U.S. Department of Transportation
Federal Highway Administration
1200 New Jersey Avenue, SE
Washington, DC 20590

Skip to content
Facebook iconYouTube iconTwitter iconFlickr iconLinkedIn

Federal Highway Administration Research and Technology
Coordinating, Developing, and Delivering Highway Transportation Innovations

This report is an archived publication and may contain dated technical, contact, and link information
Back to Publication List        
Publication Number:  FHWA-HRT-17-106    Date:  April 2018
Publication Number: FHWA-HRT-17-106
Date: April 2018


Guidebook on Identification of High Pedestrian Crash Locations



One of the U.S. Department of Transportation’s top priorities is the improvement of pedestrian and bicyclist safety. The Federal Highway Administration (FHWA) promotes safe, comfortable, and convenient walking for people of all ages and abilities. Part of this effort has been to encourage a data-driven approach to identifying and mitigating safety problems.

An initial step in reducing the frequency of pedestrian crashes is identifying where they are occurring or where there is a concern that they are likely to occur. Several approaches have been used to identify locations where a concern exists for pedestrians. Once locations with a large number of pedestrian crashes or with a safety concern for pedestrians have been identified, appropriate treatments can be selected and installed.


The purpose of this guidebook is to assist communities in identifying high pedestrian crash locations. The guidebook builds on or complements materials provided in other resources, such as those discussed in the following Resources section. The locations can include points (e.g., intersections or midblock crossings), segments, facilities, and areas.


FHWA and the National Cooperative Highway Research Program (NCHRP) recently sponsored several studies to aid in the identification and prioritization of sites with safety concerns for pedestrians. The materials being developed include the following:

Other documents that could be of value in identifying and evaluating pedestrian crash locations include the following:

Resources for prioritizing locations after they are identified are provided in chapter 5 of this document. Once an agency has selected the locations for treatment, several resources are available to assist in countermeasure selection, including, but not limited to, the following:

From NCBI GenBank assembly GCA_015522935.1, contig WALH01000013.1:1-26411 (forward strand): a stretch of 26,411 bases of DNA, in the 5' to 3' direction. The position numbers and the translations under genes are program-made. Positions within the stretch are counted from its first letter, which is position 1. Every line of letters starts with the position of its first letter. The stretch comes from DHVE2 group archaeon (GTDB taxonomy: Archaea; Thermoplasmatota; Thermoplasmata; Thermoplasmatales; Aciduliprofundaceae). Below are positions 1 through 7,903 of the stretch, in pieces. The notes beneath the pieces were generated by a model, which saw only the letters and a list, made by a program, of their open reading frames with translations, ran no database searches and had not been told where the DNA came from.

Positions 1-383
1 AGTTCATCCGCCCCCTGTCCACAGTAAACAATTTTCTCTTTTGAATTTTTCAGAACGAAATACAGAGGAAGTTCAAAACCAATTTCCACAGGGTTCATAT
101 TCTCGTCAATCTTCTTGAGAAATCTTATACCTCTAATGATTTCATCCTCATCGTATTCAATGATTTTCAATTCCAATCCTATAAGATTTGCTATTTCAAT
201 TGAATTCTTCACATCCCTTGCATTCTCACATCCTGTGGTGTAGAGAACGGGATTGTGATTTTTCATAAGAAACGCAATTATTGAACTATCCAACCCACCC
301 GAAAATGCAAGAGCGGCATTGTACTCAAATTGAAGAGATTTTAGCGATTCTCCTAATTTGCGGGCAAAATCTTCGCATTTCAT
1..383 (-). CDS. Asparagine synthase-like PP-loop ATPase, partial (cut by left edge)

Locations with nonmotorized user concerns are not always identified using a typical network-screening process. The greater number of motor vehicle crashes, as compared to pedestrian and bicycle crashes, may mask locations with specific pedestrian concerns. Another concern is that, because an injured pedestrian or bicyclist may seek emergency medical care as quickly as possible, some of these crashes may not be accurately reported (or even reported at all).

The research team contacted several agencies to gather information on how they are identifying high pedestrian crash locations. This information coupled with findings from a review of the literature generated the process shown in figure 1. Following are the steps along with the chapters in which they will be discussed:

  1. Select approach (chapter 2).
  2. Gather data (chapter 3).
  3. Plan assessment (chapter 4).
  4. Conduct assessment (chapter 5).
  5. Prioritize locations (chapter 6).

In addition to the glossary, this guidebook concludes with supporting materials grouped within the following sections in chapter 7:

This graphic shows the incremental steps (each step is illustrated as blue box with rounded corners and contains a step name) to identify high pedestrian crash locations. The steps begin at the top left of the figure and end at the bottom right. An arrow from the first step, "Select approach," is directed down and to the right to the "Gather data" step, which has an arrow that is pointed down and to the right to the "Plan assessment" step. An arrow from the "Plan assessment" step is pointed down and to the right to the "Conduct assessment" step. An arrow from the "Conduct assessment" step points down and to the right to the final step, which is "Prioritize locations."

©Texas A&M Transportation Institute.

Figure 1. Graphic. Steps to identify high pedestrian crash locations.

Federal Highway Administration | 1200 New Jersey Avenue, SE | Washington, DC 20590 | 202-366-4000
Turner-Fairbank Highway Research Center | 6300 Georgetown Pike | McLean, VA | 22101